Allow me to share with you the foundation for this difficult passage. Dr. John Walvoord and Dr. Roy Zuck of Dallas Theological Seminary said, “Paul continued his discussion of believers’ spiritual blessings by showing that they are based on the work of the three Persons of the Trinity: the selection of the Father, the sacrifice of the Son, and the seal of the Spirit. The apostle first told when God’s work of election took place: before the Creation of the world. The word for at the beginning of this verse is not as literal a translation of the Greek adverb kathōs as ‘even as’ or ‘just as’. ‘As’ suggests that the way God blesses believers is through the threefold work of the Trinity. But the adverb can also have a causal sense, and may be rendered ‘since,’ ‘because,’ or ‘insofar as’. The idea is that spiritual blessings for believers are because of or on the basis of the work of the Trinity: God blesses believers because of the Father’s electing, the Son’s dying, and the Spirit’s sealing. Both concepts seem to be included: spiritual blessings are the work of the three Persons of the Trinity, and the work of the Trinity is the basis of all a believer’s spiritual blessings. Spiritual blessings begin with and are based on election, of which God is the subject and believers are the object. Election is God’s sovereign work of choosing some to believe. Salvation is God’s doing, not man’s. Though it is an act of grace, based on His will, a person is responsible to believe. ‘God chose you to be saved… through belief in the truth.’ In Him indicates the sphere of election, as He is the Head and Representative of spiritual humanity. The time of election is in eternity past, and the purpose of election is that believers will be holy and blameless in His sight for eternity. What God has begun in the past will be accomplished and completed in the future. Christians are “holy”, that is, set apart to God, which is the purpose of His electing grace. In addition, the purpose of His election is to make Christians ‘blameless.’ This word amōmous, ‘without blemish,’ is used eight times in the New Testament. In the Septuagint it is used of sacrificial animals; only those without blemish could be offered to God. What does the phrase in love modify? Some agree with the NIV that it modifies the word “predestined”. If so, then God’s love is seen in predestination. More likely, it modifies the words “to be holy and blameless in His sight” for these reasons: One, In this context the modifying phrases always follow the action words. Two, The other five occurrences of ‘in love’ in Ephesians refer to human love rather than divine love. Third, Love fits well with holiness and blamelessness, for this would denote a balance between holiness and love. God is love and believers, because of God’s electing love, should manifest love with holiness. The cause of election is God’s predestination of believers unto sonship. Predestined is from proorisas, ‘marked out beforehand.’ Thus the emphasis of predestination is more on the what than the who in that the believers’ predetermined destiny is their being adopted as full-fledged sons of God through Jesus Christ, the Agent of the adoption. In adoption a son is brought into a family and is given the same rights as a child who is born into that family.”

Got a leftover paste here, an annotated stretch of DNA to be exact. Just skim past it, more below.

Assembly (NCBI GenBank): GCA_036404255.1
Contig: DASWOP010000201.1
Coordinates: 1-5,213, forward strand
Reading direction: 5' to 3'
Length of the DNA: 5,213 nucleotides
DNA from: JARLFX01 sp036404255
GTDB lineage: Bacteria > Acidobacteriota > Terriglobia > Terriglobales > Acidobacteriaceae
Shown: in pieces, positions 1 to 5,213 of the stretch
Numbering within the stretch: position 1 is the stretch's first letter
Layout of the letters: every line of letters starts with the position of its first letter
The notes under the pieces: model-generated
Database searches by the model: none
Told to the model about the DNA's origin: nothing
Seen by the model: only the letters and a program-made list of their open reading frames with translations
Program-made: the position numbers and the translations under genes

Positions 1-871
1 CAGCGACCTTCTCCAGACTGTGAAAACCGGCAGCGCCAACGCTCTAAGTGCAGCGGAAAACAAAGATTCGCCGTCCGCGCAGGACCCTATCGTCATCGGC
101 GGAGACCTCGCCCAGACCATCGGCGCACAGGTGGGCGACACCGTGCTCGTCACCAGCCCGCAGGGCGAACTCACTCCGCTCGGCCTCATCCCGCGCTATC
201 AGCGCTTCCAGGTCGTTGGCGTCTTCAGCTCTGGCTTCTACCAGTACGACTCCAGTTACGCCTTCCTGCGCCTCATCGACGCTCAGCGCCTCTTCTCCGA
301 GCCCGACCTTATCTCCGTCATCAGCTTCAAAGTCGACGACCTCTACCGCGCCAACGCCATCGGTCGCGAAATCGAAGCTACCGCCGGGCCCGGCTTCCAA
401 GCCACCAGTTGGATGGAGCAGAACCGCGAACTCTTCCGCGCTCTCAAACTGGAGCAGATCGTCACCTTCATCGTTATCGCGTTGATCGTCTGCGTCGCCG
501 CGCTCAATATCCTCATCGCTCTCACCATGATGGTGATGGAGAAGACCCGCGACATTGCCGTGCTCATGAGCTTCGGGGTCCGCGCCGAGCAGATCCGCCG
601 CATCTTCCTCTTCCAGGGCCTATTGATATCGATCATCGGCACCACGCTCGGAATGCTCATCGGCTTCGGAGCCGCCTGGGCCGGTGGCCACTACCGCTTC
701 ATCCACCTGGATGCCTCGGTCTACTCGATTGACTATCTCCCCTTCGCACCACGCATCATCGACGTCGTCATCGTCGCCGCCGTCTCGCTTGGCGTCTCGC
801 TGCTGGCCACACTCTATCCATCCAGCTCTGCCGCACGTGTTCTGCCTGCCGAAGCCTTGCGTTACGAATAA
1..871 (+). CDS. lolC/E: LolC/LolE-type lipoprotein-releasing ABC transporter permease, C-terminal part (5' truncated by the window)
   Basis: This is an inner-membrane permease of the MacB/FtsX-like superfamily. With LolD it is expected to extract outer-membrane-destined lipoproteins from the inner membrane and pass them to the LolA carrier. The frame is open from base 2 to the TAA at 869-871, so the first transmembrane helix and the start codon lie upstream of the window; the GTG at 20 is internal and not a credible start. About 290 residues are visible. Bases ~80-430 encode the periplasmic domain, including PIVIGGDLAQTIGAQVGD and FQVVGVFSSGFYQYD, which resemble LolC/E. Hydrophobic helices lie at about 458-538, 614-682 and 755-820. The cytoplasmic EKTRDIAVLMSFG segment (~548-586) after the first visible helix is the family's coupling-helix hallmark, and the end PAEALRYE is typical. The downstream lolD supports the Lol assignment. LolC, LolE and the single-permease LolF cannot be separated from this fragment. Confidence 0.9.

God did not save us just so we can be at ease because we are now saved. He saved us to make us more like himself. Dr. Warren Wiersbe said God “chose us for a purpose: to be holy and without blame. In the Bible, election is always UNTO something. It is a privilege that carries a great responsibility.”
Imagine a young person who is accepted into an Ivy League school. As soon as he is accepted into the school, he has all the rights and privileges that pertain to a student. But that does not mean he has no responsibilities. The school expects him to study hard and eventually to graduate, to become a student worthy of that school.
It is the same way with the Christian faith. When we receive Jesus Christ, our salvation is immediately complete, but the process of sanctification — the process of becoming more like Christ — is just beginning. In fact, the process of sanctification will not be complete until we are in Heaven. The goal of sanctification is that we might be “holy and without blame” before God. By the grace of God, and by the power of His Holy Spirit, we ought to live holy and Godly lives, for the praise of His glory.